Illiteracy Costs UK 'Billions Every Year' In Lost Business And Wages, Report Claims
The estimated cost of illiteracy to the UK economy is £81.312bn each year, according to a new report.
The interim report, released by the World Literacy Foundation, provides a snapshot of illiteracy as well as its causes and consequences in the UK.
The report highlights the statistic that at least six million adults in the UK are functionally illiterate, meaning one in five adults struggle with illiteracy.
It is individuals and businesses who suffer, losing about £58bn through lower wages or business earnings due to poor literacy.
In addition, this does not include the opportunity cost of individual wealth creation or entrepreneurship lost because a significant proportion of the population struggle to read and write.
Also the report adds an illiterate adult will earn an income at least 30% less than a literate person.
World Literacy Foundation CEO Andrew Kay called for a greater level of action from the UK Government to address the literacy crisis.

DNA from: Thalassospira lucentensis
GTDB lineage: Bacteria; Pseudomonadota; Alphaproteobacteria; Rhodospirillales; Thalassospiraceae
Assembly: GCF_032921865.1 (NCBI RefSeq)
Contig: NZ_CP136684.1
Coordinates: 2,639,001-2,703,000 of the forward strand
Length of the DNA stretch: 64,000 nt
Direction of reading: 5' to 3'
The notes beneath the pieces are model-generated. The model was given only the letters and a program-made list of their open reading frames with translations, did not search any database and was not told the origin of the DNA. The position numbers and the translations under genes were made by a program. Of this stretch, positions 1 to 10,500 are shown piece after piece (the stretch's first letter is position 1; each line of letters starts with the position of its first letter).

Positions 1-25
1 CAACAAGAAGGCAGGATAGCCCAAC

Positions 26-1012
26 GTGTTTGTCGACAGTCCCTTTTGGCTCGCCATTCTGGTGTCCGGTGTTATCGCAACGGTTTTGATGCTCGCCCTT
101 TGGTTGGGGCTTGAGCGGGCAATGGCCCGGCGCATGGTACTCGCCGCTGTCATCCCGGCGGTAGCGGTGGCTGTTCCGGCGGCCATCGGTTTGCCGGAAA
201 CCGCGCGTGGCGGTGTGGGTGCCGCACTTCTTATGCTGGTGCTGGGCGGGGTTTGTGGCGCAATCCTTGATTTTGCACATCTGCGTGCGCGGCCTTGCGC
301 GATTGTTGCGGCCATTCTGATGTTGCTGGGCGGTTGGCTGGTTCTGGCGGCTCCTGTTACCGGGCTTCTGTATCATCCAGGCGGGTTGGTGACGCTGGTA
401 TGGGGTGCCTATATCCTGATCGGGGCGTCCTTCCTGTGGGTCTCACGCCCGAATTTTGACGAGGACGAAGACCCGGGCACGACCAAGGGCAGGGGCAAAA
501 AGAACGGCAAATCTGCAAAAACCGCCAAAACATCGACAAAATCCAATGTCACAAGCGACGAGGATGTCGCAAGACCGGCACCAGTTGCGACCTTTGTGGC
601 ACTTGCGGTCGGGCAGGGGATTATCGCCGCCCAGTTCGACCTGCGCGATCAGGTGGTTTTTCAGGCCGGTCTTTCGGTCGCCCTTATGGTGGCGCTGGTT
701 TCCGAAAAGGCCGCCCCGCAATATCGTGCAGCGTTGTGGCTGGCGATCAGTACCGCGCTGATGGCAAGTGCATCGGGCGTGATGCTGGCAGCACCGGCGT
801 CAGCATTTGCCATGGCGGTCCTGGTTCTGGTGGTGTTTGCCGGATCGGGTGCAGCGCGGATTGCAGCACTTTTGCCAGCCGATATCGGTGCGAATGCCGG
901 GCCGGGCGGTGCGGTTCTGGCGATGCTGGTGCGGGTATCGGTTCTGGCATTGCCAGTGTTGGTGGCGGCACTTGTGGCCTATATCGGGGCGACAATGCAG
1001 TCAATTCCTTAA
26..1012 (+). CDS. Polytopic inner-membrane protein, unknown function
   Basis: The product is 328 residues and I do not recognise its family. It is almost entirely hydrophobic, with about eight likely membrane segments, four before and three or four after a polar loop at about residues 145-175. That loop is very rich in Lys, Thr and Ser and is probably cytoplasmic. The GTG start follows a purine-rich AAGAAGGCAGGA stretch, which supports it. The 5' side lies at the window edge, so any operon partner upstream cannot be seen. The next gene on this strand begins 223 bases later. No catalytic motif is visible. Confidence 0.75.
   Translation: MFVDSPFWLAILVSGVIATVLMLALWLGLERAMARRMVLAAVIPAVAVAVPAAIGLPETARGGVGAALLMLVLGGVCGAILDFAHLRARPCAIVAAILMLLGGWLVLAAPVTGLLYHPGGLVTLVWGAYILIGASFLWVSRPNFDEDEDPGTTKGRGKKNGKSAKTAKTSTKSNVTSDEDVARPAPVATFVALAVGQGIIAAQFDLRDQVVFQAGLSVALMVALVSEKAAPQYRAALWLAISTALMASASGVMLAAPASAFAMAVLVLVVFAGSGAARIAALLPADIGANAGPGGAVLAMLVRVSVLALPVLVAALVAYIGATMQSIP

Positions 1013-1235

"The issue of illiteracy affects over six million people in the UK and almost 800 million worldwide," he said.
"One of the best things we can do to stamp out poverty in the world is to improve literacy. This is the key to getting people into jobs, increasing their income and enabling them to take part in society."
The final report, titled "The Economic and Social Cost of Illiteracy" will be released at the World Literacy Summit in Oxford in April.
"This is the first time ever a conference has been dedicated to addressing the problem of world literacy and its link to poverty," he said.
"Leaders and experts from the literacy community in the UK and around the world will attend this conference to build a collective plan of action to make inroads into wiping out illiteracy."
World Literacy Summit Committee Chairman Dr Anthony Cree said literacy is "vital" for the economic success and community prosperity of the UK.
"The UK is missing out on an injection of funds into its economy worth billions of dollars," he said.
According to Cree, low levels of literacy can be a predictor of poverty, unemployment, poor health and crime.
"If a person does not have the solid base of literacy and numeracy skills that so many of us take for granted, their opportunities in life are more limited.
"Many higher-paying job and training opportunities are closed to them, they are more likely to turn to a life of crime," he continued.
"In addition, the children of illiterate people are also more likely to be illiterate and follow this same vicious cycle of poverty and disadvantage."